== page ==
a great help to us all - I often wonder what happened to him - he would be 84 today.

Came the Monday morning and we were on a bus trying to cross London in rush-hour. When we reached Hendon - way
on the other side of London - we were met by our class instructor. Nice chap - he was a sergeant and if I remember had
a young family, so he had volunteered to be an instructor for a few years - this way he could keep normal hours.

The first job was that we were taken to stores and issued with our uniforms. The Met. take pride in having well fitted
uniforms and tailors were on hand to arrange any alterations. Two helmets, one flat cap, winter uniforms, summer uniforms,
winter greatcoats, summer raincoats , car coats, leather note book covers - and so the list went on. I remember that I
didn't walk out - I staggered. And we still had to get it back across London on a bus. We did not have whistles, armbands
or, truncheons at this time . Neither did we have a warrant card. The numerals on our shoulder straps were TS with the
number underneath. This stood for Training School - we were warned not to get involved in any police actions - as we
weren't one yet.................

We had a week to fit our uniforms and get used to wearing them - imagine 20 of us trying to get access to the iron ! Like
any body of recruited men, these times of worry were the founding of friendships for years to come.

The following Monday we were checked for correct uniform and marched to a classroom. We were shown how to sit at
attention - shortly after were called to stand at attention and an Assistant Commissioner was escorted into the room by the
Chief Superintendent of the College. He welcomed us - wished us well and proceeded to 'Swear' us in as Constables
of Her Majesty's Police. This was known as the Attestation Ceremony and from that point on we had the same powers
as trained Police Officers.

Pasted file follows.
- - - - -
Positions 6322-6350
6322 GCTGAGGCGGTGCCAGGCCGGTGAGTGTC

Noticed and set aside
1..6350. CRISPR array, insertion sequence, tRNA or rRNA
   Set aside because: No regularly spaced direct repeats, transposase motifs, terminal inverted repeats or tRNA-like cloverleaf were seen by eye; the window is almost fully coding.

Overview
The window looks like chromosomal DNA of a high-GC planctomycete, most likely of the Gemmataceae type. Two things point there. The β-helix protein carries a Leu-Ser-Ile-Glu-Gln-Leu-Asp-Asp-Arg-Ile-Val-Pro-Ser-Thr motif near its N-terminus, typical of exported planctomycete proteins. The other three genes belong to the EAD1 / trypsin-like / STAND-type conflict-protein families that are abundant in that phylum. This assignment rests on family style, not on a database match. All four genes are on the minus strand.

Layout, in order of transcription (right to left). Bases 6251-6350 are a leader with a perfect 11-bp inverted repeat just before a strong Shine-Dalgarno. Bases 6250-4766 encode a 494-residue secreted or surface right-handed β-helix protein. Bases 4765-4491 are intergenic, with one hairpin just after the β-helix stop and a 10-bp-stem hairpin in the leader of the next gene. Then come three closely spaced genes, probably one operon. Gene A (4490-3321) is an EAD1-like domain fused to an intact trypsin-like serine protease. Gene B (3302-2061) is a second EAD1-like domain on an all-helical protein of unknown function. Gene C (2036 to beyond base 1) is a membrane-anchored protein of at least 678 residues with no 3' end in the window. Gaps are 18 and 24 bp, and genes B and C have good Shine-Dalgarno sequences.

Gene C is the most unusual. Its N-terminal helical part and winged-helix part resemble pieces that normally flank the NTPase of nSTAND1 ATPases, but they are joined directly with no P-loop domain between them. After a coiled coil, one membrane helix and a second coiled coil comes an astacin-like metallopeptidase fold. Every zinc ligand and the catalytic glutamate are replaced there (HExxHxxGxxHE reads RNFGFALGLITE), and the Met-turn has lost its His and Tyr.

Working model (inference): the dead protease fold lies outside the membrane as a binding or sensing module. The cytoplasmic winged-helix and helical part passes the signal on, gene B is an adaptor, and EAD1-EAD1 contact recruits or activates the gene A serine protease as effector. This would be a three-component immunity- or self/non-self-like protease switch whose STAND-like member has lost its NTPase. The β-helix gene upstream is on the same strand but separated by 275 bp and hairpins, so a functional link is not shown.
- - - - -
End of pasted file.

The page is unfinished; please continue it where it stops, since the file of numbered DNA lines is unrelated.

For better - or worse - certainly worse for any criminals I was to come across - I was now a Policeman.
Good God - what had I done.......................



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I would love my Father In Law to do something similar he joined SYP or East Ridings as it was called back in the early 60s I joined more recently :-)

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A good point has just been made. My father talked and talked about writing down his war-time experiences in the RCAF but never got around to it. On the other hand it is a shame that I didn't take the time to interview him and record his story myself. There are so many aspects of military and police service that goes beyond the "on duty" events such as the training and interaction with ones fellow officers that is lost with the passing of the person.

Thank you for taking ths step for recording the events of your service, Mervyn.

Regards

Brian

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Fascinating stuff...

Never got that far. I actually applied to Cheshire Constabulary in 1984. As you recount, a long form to fill in accounting for every waking moment... then you had to go to the local police station to be weighed and measured! I reckon this was as much a test of 'bottle' as wanting to know your dimensions as they'd recently dropped height requirements. I certainly waited until there wasn't anyone else around before going up to the enquiry desk and telling the desk officer what I wanted.

Fate intervened. They lost my paperwork, & I had to fill it all out again. Then I got called for the physical tests, at the then training college in Crewe (it's flats now - and was originally an Ursuline Convent before the police had it).

Then they lost my paperwork again. I think that's when I gave up & took some other job... and eventually found my way into computing.

I doubt I'd have made a particularly good police officer anyway....